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What Employers Need to Know About Immigration Raids on Their Premises

Restaurateurs and other employers usually are not experts in conducting forensic evaluations of work authorization documents — nor are they expected to be. According to some Pew Research Center estimates, 20 percent of cooks in restaurants nationwide and at least 30 percent of dishwashers who may be undocumented nevertheless succeed in being hired as legal employees. Their employers then proceed to withhold taxes and Social Security based upon documentation of work authorization that went unrecognized as false.

Restaurants historically have been targets of U.S. Immigration and Customs Enforcement (ICE) raids and, as the Trump Administration Department of Homeland Security and ICE broaden their enforcement priorities, more raids could occur.

An ICE raid implicates potential civil and criminal charges. Therefore, it is essential to consult with counsel on these matters. The below overview provides employers with basic considerations in advance of a possible ICE raid.

How to Prepare for a Possible ICE Raid

  • Identify a first responder (and a back-up) who initially will interact with the ICE officer(s) and accompany the officer(s) while they are on your premises.

  • Advise your employees that if a raid occurs, they should not block, interfere, or engage in any hostilities with the ICE officers as the officers conduct their activities.

  • Inform your employees that they have a right to talk, and not talk, with ICE officers if they like. However, do not direct employees not to speak to agents when questioned. Suggest they can contact the American Civil Liberties Union (ACLU) if they have any questions about their rights.

What to Do if a Raid Happens

  • ICE needs a search warrant. Be sure to ask to see the warrant, examine it to see if it grants entry to your premises and that it is properly signed.

  • You can contact your attorney immediately, but ICE will not delay the raid to wait for your attorney.

  • Do not engage in any activities that could support a harboring charge, such as hiding employees, aiding in their escape from the premises, providing false or misleading information, denying the presence of specific named employees, or shredding documents.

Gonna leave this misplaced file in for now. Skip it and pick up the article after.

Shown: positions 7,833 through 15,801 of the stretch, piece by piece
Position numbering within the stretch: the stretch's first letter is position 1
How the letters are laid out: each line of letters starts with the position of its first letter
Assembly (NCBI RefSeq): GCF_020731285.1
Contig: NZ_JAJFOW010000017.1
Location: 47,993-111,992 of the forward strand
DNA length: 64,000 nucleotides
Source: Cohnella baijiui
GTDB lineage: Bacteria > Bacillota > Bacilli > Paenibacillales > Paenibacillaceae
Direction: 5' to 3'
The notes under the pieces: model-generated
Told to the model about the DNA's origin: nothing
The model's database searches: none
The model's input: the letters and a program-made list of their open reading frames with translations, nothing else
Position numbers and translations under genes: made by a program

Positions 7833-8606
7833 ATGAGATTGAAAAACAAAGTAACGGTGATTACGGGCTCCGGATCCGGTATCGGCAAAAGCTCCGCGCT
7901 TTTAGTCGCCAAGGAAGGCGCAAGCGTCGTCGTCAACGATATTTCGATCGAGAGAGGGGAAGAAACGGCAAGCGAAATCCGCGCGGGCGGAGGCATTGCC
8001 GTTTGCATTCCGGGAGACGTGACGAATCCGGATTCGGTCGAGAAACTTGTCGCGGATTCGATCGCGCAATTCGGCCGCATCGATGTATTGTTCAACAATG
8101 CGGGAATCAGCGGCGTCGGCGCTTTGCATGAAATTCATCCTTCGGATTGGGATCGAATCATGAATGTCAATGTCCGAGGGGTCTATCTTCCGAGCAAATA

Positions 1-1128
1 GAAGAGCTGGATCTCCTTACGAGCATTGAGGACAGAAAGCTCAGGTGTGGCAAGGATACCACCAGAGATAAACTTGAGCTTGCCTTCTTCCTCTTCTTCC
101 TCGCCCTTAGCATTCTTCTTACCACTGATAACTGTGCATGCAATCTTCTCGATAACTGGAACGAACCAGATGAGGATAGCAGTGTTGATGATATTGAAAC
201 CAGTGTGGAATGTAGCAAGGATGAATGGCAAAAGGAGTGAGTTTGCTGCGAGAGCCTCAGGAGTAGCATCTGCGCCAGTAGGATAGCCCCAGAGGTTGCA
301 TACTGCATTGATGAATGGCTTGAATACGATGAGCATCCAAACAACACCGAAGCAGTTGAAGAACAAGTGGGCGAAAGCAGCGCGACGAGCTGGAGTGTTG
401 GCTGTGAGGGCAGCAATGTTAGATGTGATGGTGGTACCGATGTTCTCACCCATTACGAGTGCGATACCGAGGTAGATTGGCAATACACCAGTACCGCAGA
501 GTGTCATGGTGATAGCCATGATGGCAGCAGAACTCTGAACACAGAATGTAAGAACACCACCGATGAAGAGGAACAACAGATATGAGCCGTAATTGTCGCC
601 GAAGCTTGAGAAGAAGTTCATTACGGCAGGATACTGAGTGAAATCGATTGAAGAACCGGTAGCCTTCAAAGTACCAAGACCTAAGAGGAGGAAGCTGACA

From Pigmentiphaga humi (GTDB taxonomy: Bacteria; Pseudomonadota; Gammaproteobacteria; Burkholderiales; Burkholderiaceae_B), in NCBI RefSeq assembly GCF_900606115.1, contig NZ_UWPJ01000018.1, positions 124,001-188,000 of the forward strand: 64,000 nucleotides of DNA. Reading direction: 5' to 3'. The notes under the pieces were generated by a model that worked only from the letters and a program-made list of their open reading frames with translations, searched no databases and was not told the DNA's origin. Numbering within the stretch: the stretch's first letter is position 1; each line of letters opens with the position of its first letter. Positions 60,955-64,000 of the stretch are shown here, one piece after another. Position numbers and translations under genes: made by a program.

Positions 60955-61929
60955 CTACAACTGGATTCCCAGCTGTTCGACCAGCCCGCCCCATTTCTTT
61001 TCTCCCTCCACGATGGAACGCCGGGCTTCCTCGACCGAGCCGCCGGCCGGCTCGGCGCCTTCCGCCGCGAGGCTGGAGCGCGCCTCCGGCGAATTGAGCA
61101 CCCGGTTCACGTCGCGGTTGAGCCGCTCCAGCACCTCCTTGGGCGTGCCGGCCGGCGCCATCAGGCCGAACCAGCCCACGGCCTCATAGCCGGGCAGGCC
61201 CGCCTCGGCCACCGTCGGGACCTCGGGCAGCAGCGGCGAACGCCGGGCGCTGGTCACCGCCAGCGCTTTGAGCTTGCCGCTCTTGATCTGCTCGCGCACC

• After the raid, contact the families of any detained employee, debrief your staff, and make notes for your attorney as a privileged attorney-client communication.

Our complimentary webinar, “Restaurant Industry Insights: What Enhanced Immigration Enforcement Means for Your Business,” addresses this and other related topics. To view the recording, click here.

Jackson Lewis P.C. © 2018

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About this Author

Michael H. Neifach, Jackson Lewis, Employment visa Lawyer, border security matters attorney
Principal

Michael Neifach is a Principal in the Washington, D.C. Region office of Jackson Lewis P.C. He is a recognized leader on immigration, visa and border security matters, and he is Co-Leader of the firm's Immigration practice group.

Mr. Neifach has held senior positions at the White House Homeland Security Council, U.S. Department of Homeland Security, and U.S. Immigration and Customs Enforcement (ICE). He served as General Counsel at ICE from July 2007 through January 2009. Following his government service, Mr. Neifach oversaw...

(703) 483-8300
Amy L. Peck, Immigration Attorney, Jackson Lewis, Worksite Compliance Lawyer
Principal

Amy L. Peck is a Principal in the Omaha, Nebraska, office of Jackson Lewis P.C. She dedicates her practice exclusively to immigration law and worksite compliance, and she is Co-Leader of the firm's Immigration practice group.

Ms. Peck is one of 21 Directors elected to serve on the 14,000-member American Immigration Lawyers Association (AILA) Board of Governors. She currently is serving on the Board of Trustees of the American Immigration Council.

Ms. Peck is a member of the AILA National Verification Committee, which liaises with USCIS, ICE and OCAHO on I-9, E-verify and related worksite issues. Ms. Peck recently served on the AILA National USCIS Benefits Committee, the Interagency Committee, the Annual Conference Committee, previously chaired the AILA FOIA Liaison Committee, the AILA Comprehensive Reform Committee (2010-2011) and is a founding member of the Global Migration Action Group (2009 to present). She served as Chair of the AILA National Executive Office for Immigration Review (EOIR) liaison committee (2008-2010). Ms. Peck also served as Chair of the Strategic Planning Committee for AILA (2008-2009) and served on the Spring Conference committee (2008-2010). She was chosen as the editor of the AILA Midyear Conference materials in 2010, and past Chair of the Immigration and Customs Enforcement (ICE) liaison committee (2004-2006). She is past Chair of the AILA Iowa-Nebraska chapter (2001-2003), and previously served as its treasurer (1999-2000).

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